A new discovery about how mantis shrimp process light could give rise to new and more powerful consumer electronics, according to a new study. Mantis shrimp possess the animal kingdom’s most complicated eyes, capable of distinguishing between 100,000 colors — 10 times as many as humans — and seeing circular polarized light, or CPL, which can’t be detected by any other creature [Wired.com]. Circular polarized light is one of two forms of polarized light, or light waves that travel in a specific plane.
The specialized CPL detecting cells in shrimp eye are similar to the optical detectors found in DVD players; each can convert polarized light into other forms so it can be stored or processed. However, shrimp eyes can do this with all colors of circular polarized light across the spectrum, according to the study in Nature Photonics. The detectors in DVD and CD players can only recognize circular polarized light in a few colors. The research team thinks that in the future, optics devices might be beefed up by chemically engineered crystals that could mimic the light polarizing cells of the mantis shrimp eye.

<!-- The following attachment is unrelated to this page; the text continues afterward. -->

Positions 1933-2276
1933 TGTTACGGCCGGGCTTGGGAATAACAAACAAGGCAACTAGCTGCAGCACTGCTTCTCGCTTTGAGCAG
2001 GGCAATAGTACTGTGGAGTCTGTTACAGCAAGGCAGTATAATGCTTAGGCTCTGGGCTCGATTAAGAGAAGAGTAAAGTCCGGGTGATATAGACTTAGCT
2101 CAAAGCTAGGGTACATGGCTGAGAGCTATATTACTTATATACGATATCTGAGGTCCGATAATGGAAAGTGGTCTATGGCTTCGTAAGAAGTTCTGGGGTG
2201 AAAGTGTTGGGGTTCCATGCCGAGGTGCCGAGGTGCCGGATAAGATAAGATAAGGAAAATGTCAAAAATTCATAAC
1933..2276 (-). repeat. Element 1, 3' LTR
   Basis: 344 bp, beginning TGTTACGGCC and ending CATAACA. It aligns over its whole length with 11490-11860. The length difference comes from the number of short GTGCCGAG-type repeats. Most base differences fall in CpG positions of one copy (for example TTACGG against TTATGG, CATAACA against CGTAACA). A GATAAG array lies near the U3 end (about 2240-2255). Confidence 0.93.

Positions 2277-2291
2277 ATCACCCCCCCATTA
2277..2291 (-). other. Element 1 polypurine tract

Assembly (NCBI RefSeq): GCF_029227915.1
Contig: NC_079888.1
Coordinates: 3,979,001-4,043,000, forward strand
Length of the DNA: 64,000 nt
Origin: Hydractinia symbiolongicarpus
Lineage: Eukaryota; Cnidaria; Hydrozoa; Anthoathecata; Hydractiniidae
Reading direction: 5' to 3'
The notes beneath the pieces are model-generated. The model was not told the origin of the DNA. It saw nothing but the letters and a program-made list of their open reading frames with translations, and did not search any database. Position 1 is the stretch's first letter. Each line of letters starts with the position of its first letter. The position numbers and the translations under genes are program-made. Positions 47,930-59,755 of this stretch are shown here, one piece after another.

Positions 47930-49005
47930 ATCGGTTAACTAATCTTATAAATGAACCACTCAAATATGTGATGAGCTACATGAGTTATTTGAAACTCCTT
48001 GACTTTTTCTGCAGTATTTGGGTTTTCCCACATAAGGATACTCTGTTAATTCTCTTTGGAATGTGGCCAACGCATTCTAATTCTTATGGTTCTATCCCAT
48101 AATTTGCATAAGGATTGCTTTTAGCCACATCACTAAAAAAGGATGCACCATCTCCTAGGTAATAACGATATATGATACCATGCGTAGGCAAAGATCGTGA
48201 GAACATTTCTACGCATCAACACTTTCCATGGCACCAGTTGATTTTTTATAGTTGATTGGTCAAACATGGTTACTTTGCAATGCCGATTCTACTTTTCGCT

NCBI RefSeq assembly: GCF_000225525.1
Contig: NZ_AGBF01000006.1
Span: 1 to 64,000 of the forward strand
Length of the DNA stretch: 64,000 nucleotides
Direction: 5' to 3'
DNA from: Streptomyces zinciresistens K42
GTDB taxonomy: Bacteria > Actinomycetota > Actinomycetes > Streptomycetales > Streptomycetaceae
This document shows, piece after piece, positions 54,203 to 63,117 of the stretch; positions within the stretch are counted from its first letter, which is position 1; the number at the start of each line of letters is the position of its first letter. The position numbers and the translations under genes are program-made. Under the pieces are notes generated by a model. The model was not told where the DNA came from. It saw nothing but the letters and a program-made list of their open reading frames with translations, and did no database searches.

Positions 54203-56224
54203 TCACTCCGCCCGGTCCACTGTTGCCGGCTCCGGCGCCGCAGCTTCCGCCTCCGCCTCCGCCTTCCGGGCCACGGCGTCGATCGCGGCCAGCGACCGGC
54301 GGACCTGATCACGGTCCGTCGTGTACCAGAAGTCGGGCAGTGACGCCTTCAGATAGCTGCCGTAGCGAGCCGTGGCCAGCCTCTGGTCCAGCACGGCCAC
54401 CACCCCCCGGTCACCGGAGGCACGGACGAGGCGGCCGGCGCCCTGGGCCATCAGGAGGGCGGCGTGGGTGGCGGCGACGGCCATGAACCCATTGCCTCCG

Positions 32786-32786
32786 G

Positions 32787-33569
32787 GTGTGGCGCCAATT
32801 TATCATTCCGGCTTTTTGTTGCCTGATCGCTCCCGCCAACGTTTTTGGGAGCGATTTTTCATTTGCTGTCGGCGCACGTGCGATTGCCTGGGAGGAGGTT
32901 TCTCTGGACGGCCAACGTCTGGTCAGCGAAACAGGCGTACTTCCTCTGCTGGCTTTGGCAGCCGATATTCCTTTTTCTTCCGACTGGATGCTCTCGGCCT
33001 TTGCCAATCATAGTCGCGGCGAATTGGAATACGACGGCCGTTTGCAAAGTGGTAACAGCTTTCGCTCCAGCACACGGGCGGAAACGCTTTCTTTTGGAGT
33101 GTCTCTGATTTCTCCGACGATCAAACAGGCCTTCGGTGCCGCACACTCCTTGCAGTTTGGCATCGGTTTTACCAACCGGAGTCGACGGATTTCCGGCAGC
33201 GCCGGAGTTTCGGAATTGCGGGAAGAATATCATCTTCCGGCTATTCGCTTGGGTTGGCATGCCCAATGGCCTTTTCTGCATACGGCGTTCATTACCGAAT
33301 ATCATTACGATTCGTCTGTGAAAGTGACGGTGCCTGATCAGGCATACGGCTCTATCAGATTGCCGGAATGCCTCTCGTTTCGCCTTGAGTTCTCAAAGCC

Mantis shrimp eyes are composed of hundreds of compartments, each with a photoreceptor that can detect visible light and turn it into a signal the brain can read. But … mantis shrimp also have a special group of photoreceptors, known as R8 cells, which can also detect UV and polarized light [ABC News]. The mantis shrimp is one of the few animals that reflects circular polarized light off its skin; since other shrimp can see that reflected light, it serves a communication function. Says lead researcher Justin Marshall: “They’re talking to each other with a secret light channel” [ABC News].
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Image: flickr / CybersamX